So you may say that example is dumb. Well excuse me, but if you are allowed to use logic, why can’t I?

Or you may say that what if God said I would never be rich in the future? To which I would say ‘why would He say that if wasn’t true’? To which you may say ‘but if He did, and I called that straight flush, He’d be wrong’. To which I would say ‘but you wouldn’t call it–you already proved that in your initial scenario when you didn’t call it. Furthermore, would you really go all in before the flop if God told you that you won’t be rich in the future? Wouldn’t that knowledge alone make you want to not lose your chips just so you can stick it to Him?’ No matter what way you look at it, God is right. So you may say ‘well what if God told me a straight flush was going to form and I was going to win big, and I decided to fold?’ Human nature dictates that you in all reality would not do such a thing, but if you want to go to the most extreme of hypothetical situations, I would also have to say a few things to that as well:

1. Maybe He didn’t mean you would win big on that hand.
2. I think God is smart enough not to say something that isn’t true. Just because something CAN be said doesn’t mean it WILL be said. Like I said in the beginning, just because something CAN be, doesn’t mean it WILL be.

Thing is, you want to present a situation where a paradox can be created and God can’t win. That’s what you want so you try your best to develop it. Problem is, your scenarios are more extreme and improbable than mine first of all. But second of all, I think He who has absolute knowledge will always be a step ahead of you.

Now let’s get back to moving mountains and a fate that doesn’t change being in conflict with the idea of a free will:

If we can do all things through Christ and move mountains, we should be able to do that which opposes the nature of God. And we should be able to do nothing and still receive the same fate because, after all, if it is not going to change, nothing we do or do not do will change it, right?

First off, you are still going on the assumption that God will tell you what your ‘fate’ is. But let’s assume He does for your argument’s sake. How realistic is it that you will do absolutely nothing for your whole life just to prove God wrong? Not very realistic at all actually. Is it then not possible that the interactions and day to day on goings that you do have will lead to the fate that God foretold? But let’s say you want to contradict me when I say that God would not say it if it were not true and just totally contradict God’s ‘truth’. God tells you that you will be a wealthy husband of two. You then do everything in your power NOT to make money. NOT to get married. NOT to have kids. You have successfully contradicted God. How logical is that again? I mean, because you would voluntarily give up your happiness here just to prove God wrong? Ok. Just checking…moving on then: God wouldn’t say something like that. Plain and simple.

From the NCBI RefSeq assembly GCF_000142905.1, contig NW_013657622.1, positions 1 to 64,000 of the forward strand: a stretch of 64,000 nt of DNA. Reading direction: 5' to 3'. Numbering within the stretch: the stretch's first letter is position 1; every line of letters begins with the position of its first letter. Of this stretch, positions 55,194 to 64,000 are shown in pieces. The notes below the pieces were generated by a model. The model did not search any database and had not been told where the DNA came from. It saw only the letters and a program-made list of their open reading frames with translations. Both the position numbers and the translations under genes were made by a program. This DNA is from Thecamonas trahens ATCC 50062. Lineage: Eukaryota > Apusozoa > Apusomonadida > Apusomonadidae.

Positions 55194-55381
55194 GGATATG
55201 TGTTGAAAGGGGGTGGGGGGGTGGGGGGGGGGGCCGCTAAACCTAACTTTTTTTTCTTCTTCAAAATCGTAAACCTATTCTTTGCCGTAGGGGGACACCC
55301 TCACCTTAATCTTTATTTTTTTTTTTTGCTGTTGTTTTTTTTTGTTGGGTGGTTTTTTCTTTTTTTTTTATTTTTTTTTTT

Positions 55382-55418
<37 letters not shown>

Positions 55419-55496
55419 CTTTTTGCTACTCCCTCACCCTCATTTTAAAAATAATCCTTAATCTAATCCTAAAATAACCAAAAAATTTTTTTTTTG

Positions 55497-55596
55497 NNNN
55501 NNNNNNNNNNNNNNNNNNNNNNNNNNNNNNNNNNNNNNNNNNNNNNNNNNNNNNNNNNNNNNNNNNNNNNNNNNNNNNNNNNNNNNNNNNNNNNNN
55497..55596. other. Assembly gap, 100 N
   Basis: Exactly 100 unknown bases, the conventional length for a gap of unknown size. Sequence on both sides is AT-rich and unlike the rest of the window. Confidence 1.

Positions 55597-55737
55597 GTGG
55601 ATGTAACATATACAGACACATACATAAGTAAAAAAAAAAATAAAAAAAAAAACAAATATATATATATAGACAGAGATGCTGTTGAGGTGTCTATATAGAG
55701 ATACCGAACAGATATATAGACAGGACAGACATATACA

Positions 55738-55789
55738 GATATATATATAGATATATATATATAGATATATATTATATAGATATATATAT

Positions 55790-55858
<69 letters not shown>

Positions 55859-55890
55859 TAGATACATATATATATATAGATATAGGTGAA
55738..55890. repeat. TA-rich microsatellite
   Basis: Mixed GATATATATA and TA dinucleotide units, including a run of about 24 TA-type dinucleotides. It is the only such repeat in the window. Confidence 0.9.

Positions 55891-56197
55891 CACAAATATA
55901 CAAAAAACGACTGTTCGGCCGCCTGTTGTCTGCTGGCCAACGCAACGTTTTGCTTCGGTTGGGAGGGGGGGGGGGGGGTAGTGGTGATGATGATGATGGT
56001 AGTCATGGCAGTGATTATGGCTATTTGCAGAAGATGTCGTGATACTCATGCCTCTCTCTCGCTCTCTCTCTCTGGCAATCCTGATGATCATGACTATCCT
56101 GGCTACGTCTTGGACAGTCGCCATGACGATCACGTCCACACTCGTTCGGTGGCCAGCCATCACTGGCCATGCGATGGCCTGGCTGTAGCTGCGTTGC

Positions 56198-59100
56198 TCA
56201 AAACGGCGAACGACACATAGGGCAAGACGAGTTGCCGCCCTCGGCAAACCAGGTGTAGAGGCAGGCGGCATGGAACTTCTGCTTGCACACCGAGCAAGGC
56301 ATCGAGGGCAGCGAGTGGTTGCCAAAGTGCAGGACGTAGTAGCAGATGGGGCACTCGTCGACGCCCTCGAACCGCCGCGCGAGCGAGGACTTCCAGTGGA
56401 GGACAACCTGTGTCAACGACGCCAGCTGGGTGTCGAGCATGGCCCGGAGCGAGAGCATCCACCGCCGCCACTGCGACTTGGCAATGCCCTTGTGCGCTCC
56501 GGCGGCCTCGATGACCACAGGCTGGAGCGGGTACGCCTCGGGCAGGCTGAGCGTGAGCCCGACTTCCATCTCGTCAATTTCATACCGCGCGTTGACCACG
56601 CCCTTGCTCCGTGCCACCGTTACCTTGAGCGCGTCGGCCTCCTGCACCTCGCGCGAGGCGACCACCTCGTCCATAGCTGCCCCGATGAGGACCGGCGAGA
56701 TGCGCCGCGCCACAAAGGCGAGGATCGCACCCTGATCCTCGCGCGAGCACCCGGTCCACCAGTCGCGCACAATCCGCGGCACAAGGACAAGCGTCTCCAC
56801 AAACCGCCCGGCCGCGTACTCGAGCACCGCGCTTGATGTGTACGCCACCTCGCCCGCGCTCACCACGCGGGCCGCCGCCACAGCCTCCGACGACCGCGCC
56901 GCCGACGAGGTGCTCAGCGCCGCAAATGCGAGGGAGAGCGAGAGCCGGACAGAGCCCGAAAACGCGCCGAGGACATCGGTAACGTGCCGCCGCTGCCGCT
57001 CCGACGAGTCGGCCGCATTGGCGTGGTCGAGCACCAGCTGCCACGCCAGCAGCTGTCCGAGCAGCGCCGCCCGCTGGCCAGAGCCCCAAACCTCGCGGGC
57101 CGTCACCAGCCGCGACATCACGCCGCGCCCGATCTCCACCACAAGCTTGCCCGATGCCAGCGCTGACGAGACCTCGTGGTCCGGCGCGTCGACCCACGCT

So you are now mad because I’m saying that God wouldn’t say anything along the lines that may support your whack theory, right? But really, who do you think you are? You want to come at me with pure logic and ’sense’ and expect the same in return, but when it gets down to it, you end up making the least amount of sense!

Yet if God told you that you would be a married, wealthy, father, couldn’t you take more than one path to get there? Couldn’t you get married first, have kids, then win the lottery? Couldn’t you build an empire for yourself, get married, then have kids? Couldn’t you save, and save, and save until you are a millionaire and have a family later? Are there not endless possibilities that lead you to that same fate? And aren’t you free to choose which ones you want to utilize?

But you are saying because the end is still the same, the means carry no weight? Why?

Besides the fact that God is outside of time, life is like a movie: No matter how many times you watch it, the scenes never change and the end is always the same. No matter if you would like for there to be a happy ending or not, the movie will always end the same. God has watched our movie over and over; He knows the ending. Just because He does, doesn’t mean we have any less of a role in it. Nor does it mean He has to tell us how it ends!

We keep debating free will and determinism and fate and prophecy based on the idea that some day God is going to tell us what’s up with us–-how our movie is going to play out. But He’s not; in the very least, not in the way we would like it play out.

Take the betrayal of Simon Peter the day Christ was arrested: even having the foreknowledge that he would deny Christ three times before the rooster crowed, he did nothing to stop himself. He didn’t stay in his room all day until the rooster crowed, and he certainly didn’t NOT deny Christ when he had the chance. Yet you may say that because Christ foretold it, he had some sort of control over the opportunities presented to Peter; that he made way for the betrayals by having the situations present themselves as they did. Yet you cannot accept that perhaps He saw this part of the movie before? And was just telling it like he saw it? May have spoiled the movie a bit for you, but just as anyone else spoils a movie for you, did it not come to pass as they said?

Many think of Oedipus Rex as a clear example of fate being devoid of free will–-that they are mutually exclusive (meaning they cannot co-exist), but I contend that there are many paths to the same ending (what we think of as ‘fate’); how you get there is up to you (free will).

 Posted by at 10:35 PM

  2 Responses to “Oedipus Rex: Are Fate and Free Will Mutually Exclusive?”